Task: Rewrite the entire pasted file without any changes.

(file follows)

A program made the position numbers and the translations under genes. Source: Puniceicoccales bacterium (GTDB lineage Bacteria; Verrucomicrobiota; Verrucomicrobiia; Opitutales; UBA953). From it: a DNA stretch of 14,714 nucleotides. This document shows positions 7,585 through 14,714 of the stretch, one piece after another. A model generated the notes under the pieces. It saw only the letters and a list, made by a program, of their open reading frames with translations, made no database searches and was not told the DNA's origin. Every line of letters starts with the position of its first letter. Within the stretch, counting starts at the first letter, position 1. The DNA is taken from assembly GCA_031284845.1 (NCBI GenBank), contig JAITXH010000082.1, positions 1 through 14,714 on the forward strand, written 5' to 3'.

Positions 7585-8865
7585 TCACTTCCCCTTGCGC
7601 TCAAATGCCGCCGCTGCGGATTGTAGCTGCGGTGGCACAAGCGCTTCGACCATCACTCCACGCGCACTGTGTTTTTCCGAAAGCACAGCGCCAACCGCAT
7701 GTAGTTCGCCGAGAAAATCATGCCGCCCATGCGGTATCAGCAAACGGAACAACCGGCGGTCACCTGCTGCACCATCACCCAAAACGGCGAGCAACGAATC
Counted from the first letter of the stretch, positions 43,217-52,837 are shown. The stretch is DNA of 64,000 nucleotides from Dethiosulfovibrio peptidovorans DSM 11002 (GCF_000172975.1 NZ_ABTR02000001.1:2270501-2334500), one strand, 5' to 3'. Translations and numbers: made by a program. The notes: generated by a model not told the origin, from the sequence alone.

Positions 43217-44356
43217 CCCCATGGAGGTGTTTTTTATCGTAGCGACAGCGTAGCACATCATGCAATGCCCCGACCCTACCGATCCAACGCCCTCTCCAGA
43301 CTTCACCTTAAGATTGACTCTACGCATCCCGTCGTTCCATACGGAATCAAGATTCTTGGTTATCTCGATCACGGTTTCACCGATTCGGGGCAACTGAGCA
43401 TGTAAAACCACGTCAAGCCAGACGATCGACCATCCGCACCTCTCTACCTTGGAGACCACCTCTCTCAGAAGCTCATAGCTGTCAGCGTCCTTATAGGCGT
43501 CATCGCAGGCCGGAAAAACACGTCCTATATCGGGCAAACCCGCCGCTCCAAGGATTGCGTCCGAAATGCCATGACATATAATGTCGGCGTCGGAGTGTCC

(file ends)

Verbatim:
A program made the position numbers and the translations under genes. Source: Puniceicoccales bacterium (GTDB lineage Bacteria; Verrucomicrobiota; Verrucomicrobiia; Opitutales; UBA953). From it: a DNA stretch of 14,714 nucleotides. This document shows positions 7,585 through 14,714 of the stretch, one piece after another. A model generated the notes under the pieces. It saw only the letters and a list, made by a program, of their open reading frames with translations, made no database searches and was not told the DNA's origin. Every line of letters starts with the position of its first letter. Within the stretch, counting starts at the first letter, position 1. The DNA is taken from assembly GCA_031284845.1 (NCBI GenBank), contig JAITXH010000082.1, positions 1 through 14,714 on the forward strand, written 5' to 3'.

Positions 7585-8865
7585 TCACTTCCCCTTGCGC
7601 TCAAATGCCGCCGCTGCGGATTGTAGCTGCGGTGGCACAAGCGCTTCGACCATCACTCCACGCGCACTGTGTTTTTCCGAAAGCACAGCGCCAACCGCAT
7701 GTAGTTCGCCGAGAAAATCATGCCGCCCATGCGGTATCAGCAAACGGAACAACCGGCGGTCACCTGCTGCACCATCACCCAAAACGGCGAGCAACGAATC
Counted from the first letter of the stretch, positions 43,217-52,837 are shown. The stretch is DNA of 64,000 nucleotides from Dethiosulfovibrio peptidovorans DSM 11002 (GCF_000172975.1 NZ_ABTR02000001.1:2270501-2334500), one strand, 5' to 3'. Translations and numbers: made by a program. The notes: generated by a model not told the origin, from the sequence alone.

Positions 43217-44356
43217 CCCCATGGAGGTGTTTTTTATCGTAGCGACAGCGTAGCACATCATGCAATGCCCCGACCCTACCGATCCAACGCCCTCTCCAGA
43301 CTTCACCTTAAGATTGACTCTACGCATCCCGTCGTTCCATACGGAATCAAGATTCTTGGTTATCTCGATCACGGTTTCACCGATTCGGGGCAACTGAGCA
43401 TGTAAAACCACGTCAAGCCAGACGATCGACCATCCGCACCTCTCTACCTTGGAGACCACCTCTCTCAGAAGCTCATAGCTGTCAGCGTCCTTATAGGCGT
43501 CATCGCAGGCCGGAAAAACACGTCCTATATCGGGCAAACCCGCCGCTCCAAGGATTGCGTCCGAAATGCCATGACATATAATGTCGGCGTCGGAGTGTCC